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BioSocieties

, Volume 12, Issue 1, pp 47–65 | Cite as

Populations as brands in medical research: placing genes on the global genetic atlas

  • Aaro TupaselaEmail author
Original Article

Abstract

The collection, use, and distribution of human tissue samples have stressed the new pathways in which human body parts and related information are becoming productive. This article probes the question of how the concept of branding can elucidate the way historico-cultural narratives of origin and authenticity are coming to play an increasingly important role in leveraging populations as new types of scientific products. Using the notions of heritage and identity, geolocation, and scientific recognition, I argue that the branding of populations represents, not just novel ways of creating difference, but also provides new ways in which master narratives of population history are created. The processes by which genetic specificities of various populations and their concomitant samples are made productive vary, yet illustrate how narratives of genetics, national identity, group identity, and uniqueness in the medical sciences become intertwined with notions of productivity and bioeconomic potential.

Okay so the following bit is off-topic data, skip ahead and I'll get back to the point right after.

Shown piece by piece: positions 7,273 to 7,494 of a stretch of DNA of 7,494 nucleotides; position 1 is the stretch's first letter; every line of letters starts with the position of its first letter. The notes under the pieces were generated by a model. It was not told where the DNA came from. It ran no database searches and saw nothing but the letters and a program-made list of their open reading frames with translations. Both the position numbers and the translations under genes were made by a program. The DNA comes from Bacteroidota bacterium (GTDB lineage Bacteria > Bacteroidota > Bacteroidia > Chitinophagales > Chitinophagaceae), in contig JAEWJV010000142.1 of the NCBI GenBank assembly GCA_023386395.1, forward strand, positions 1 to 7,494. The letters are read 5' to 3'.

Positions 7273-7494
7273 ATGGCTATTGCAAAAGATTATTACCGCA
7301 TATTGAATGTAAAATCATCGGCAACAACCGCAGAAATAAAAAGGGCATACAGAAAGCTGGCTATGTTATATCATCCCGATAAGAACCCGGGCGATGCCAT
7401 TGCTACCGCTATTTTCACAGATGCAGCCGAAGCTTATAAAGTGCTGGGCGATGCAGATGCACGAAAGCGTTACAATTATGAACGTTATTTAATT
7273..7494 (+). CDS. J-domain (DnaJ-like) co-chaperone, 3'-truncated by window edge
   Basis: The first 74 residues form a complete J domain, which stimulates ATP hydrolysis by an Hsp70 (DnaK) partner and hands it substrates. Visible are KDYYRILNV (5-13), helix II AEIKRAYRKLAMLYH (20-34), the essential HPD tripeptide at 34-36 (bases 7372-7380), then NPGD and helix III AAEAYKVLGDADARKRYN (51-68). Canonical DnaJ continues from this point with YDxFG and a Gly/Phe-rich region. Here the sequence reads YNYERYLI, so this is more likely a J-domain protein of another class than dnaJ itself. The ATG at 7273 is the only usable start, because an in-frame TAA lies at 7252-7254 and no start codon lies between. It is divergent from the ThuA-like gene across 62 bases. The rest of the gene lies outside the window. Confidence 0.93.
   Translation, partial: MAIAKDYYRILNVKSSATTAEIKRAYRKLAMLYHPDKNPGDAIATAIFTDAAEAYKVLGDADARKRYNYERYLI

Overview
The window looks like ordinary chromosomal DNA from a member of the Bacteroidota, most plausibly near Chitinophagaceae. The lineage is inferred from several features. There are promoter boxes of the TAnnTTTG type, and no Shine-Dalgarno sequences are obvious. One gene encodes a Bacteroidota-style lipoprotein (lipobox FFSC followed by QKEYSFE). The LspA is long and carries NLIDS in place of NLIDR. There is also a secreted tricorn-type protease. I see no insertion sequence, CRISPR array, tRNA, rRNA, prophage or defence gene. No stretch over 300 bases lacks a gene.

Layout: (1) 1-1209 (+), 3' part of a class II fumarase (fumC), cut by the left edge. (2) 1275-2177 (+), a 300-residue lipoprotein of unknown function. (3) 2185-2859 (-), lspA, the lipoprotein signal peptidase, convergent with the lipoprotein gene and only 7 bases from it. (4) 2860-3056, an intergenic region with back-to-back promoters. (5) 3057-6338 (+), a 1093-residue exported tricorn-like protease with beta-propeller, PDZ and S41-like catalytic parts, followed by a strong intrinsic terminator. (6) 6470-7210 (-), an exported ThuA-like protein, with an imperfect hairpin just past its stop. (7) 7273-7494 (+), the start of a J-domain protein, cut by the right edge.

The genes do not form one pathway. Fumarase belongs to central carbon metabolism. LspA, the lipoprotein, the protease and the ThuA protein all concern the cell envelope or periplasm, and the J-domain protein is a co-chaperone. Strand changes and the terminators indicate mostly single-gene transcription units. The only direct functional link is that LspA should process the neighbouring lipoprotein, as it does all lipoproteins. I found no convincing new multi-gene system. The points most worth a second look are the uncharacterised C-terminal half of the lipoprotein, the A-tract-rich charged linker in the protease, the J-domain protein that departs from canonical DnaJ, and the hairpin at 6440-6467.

Keywords

branding population genetics bio-economy medical research biobanks classification Finnish Disease Heritage 

Notes

Acknowledgments

This work was supported by the Global Genes, Local Concerns project funded by the University of Copenhagen’s 2016 Excellence Programme for Interdisciplinary Research, as well as the Academy of Finland. I am grateful to Klaus Hoeyer and three anonymous referees for the helpful comments on earlier versions of the paper.

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Copyright information

© Macmillan Publishers Ltd 2016

Authors and Affiliations

  1. 1.Centre for Medical Science and Technology Studies, Department of Public HealthUniversity of CopenhagenCopenhagenDenmark

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